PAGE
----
Stoker does leave us much to think about, much of which is discussed in the literature survey in Klinger’s appendix–feminist, Marxist, etc. Stoker seems to have intended such deeper readings, such as when Jonathan Harker makes an anti-Semitic remark about Immanuel Hildesheim, or when he is unable to interpret Sam Bloxam’s Eastender rendering of deputy, “depite” (366-67). A laughable moment occurs early on when Jonathan Harker thinks that Dracula is wearing his clothing to impersonate him and thus implicate him in the crimes he has been perpetrating for centuries, even though Dracula looks far older than he does. Similarly, Dr. Seward’s treatment of Renfield after his back injury makes him look horribly incompetent. Renfield is a rather wealthy and educated man, and became a patient at the asylum voluntarily in his late 50s; Seward should have been sued by the Renfield family. Although Harker’s search for the boxes may be a slower part of the book, Stoker’s interpretation of the local color, especially when illuminated by Klinger, such as Jonathan’s visit to the Aërated Bread Company, which started England’s tea trend, is quite fascinating. It makes me wonder if the book would have been better had not so many chapters have been cut by the author, although “Dracula’s Guest,” presented as the first appendix, does not seem to fit very well.

Van Helsing is probably the most problematic character–so much of what he tells us about vampires is refuted by the observations of others. He actually tells us that a vampire cannot be active at night, when Dracula is seen during the day at the London Zoological Gardens and outside a jewelry store (which Coppola changed to a cinema in his film version, and added a narrator explaining why Dracula could be active by day!) in Picadilly Circus. The only mention of Vlad Tepes is in a quote from Van Helsing, and the introduction notes that the Tepes theory that infused Coppola’s film version has been shown in other sources to have little or no validity beyond providing a name that is likely a pseudonym, anyway. Some of the commentators on this site have found it annoying that Klinger uses the “gentle fiction” that the book is based on true events, but I think it makes sense given that Stoker presented it as such. Klinger uses moon and tide tables, as well as weather records (do we have records or just forecasts? unless yesterday’s weather is disastrous, it doesn’t get reported), to show a mixture of accuracy and inaccuracy consistent with deliberate fictionalization.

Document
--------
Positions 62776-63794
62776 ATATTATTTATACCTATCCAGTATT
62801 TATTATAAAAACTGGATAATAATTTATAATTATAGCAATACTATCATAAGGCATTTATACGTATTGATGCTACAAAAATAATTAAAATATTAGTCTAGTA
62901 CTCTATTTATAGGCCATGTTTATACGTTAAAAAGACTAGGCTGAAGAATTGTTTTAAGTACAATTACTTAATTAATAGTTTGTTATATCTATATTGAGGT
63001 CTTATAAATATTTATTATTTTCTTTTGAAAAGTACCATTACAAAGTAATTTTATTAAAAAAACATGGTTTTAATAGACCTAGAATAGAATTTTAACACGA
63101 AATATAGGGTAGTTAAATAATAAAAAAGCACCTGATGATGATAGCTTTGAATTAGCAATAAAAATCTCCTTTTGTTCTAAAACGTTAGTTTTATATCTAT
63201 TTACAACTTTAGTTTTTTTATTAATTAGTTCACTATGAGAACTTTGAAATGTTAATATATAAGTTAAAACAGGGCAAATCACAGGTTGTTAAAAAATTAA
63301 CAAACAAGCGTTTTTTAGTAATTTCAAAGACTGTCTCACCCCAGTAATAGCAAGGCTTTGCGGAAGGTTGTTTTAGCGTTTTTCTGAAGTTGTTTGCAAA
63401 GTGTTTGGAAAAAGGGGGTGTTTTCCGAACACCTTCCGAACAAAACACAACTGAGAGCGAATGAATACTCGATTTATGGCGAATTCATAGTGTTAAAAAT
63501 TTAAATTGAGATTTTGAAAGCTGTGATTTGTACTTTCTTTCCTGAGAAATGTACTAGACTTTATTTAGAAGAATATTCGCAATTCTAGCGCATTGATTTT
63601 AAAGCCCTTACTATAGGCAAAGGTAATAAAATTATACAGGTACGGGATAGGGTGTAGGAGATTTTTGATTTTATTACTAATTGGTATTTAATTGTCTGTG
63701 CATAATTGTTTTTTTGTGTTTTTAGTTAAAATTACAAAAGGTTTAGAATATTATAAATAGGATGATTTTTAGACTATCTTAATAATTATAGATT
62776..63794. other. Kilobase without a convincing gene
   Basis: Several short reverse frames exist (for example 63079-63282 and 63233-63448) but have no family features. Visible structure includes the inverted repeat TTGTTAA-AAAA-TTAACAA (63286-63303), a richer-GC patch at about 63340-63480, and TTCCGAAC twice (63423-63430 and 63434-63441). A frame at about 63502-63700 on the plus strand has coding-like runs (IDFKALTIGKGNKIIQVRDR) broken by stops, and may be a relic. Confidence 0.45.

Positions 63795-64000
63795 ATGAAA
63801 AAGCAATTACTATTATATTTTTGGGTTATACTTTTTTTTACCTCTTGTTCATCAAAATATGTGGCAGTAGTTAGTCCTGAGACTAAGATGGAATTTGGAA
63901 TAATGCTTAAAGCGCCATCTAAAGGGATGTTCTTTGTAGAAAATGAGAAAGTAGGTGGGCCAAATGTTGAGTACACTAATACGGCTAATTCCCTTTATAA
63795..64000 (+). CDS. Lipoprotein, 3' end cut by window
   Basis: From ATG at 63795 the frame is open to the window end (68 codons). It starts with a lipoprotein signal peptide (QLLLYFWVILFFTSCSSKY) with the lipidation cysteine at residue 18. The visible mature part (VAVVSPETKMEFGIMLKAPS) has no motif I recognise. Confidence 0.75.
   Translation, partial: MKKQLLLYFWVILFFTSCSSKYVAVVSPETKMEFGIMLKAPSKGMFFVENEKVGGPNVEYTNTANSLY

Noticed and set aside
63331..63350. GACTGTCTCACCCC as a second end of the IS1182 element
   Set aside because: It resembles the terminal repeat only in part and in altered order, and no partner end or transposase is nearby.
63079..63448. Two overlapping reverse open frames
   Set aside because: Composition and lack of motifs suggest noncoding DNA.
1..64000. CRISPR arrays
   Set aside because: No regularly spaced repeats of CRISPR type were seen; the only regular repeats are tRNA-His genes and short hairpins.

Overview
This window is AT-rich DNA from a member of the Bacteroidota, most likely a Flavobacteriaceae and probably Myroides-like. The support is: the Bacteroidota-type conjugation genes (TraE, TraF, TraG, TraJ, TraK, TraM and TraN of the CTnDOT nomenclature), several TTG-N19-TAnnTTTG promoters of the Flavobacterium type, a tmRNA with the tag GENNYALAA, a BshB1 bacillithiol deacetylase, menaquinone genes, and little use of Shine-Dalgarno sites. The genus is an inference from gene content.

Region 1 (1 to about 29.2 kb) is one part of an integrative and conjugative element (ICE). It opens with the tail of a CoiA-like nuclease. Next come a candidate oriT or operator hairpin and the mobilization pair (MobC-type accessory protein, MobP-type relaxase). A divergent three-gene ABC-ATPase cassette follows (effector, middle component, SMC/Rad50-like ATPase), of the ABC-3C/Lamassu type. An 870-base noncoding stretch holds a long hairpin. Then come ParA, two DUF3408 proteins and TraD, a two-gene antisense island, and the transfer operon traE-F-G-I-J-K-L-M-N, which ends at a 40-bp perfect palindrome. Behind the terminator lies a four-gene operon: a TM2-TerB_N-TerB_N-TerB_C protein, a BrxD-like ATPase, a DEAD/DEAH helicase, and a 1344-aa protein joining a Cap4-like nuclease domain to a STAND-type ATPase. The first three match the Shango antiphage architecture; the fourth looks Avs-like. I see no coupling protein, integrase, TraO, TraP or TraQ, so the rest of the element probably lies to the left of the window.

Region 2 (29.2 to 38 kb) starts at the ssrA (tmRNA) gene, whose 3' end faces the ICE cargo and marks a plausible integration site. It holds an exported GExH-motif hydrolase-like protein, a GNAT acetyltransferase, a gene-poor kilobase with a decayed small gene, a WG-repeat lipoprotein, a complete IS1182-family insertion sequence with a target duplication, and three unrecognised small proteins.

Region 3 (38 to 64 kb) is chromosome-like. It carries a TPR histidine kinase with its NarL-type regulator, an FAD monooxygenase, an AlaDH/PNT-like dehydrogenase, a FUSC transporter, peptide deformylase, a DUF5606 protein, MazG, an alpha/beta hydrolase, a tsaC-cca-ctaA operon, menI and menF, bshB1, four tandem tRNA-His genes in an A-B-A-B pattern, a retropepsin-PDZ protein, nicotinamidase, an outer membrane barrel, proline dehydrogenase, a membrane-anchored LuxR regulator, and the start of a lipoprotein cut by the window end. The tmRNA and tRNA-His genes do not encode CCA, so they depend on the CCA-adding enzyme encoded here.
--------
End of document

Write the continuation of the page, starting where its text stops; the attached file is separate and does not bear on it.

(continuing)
Finally, the book contains a survey of stage and film versions of Dracula, which, while short, is most interesting in addressing the Stoker version (which passed the censor only because it was never intended to go beyond staged reading) and how it was essentially turned into a drawing room mystery by Hamilton Deane, and was in large part the basis of the 1931 films, in spite of being flat and stagy to the critics even in its live theatrical version.

While the book may have some some glaring flaws, and Klinger gives us moments of bad research, such as “Anthony Drake” and “Nina van Helsing” (501) as the names of the descendants of the vampire hunters in Tomb of Dracula rather than Frank and Rachel, which hurt his credibility, it is still a fascinating read with or without the notes. I wonder if any corrections were made before the book was issued in softcover.

View all my reviews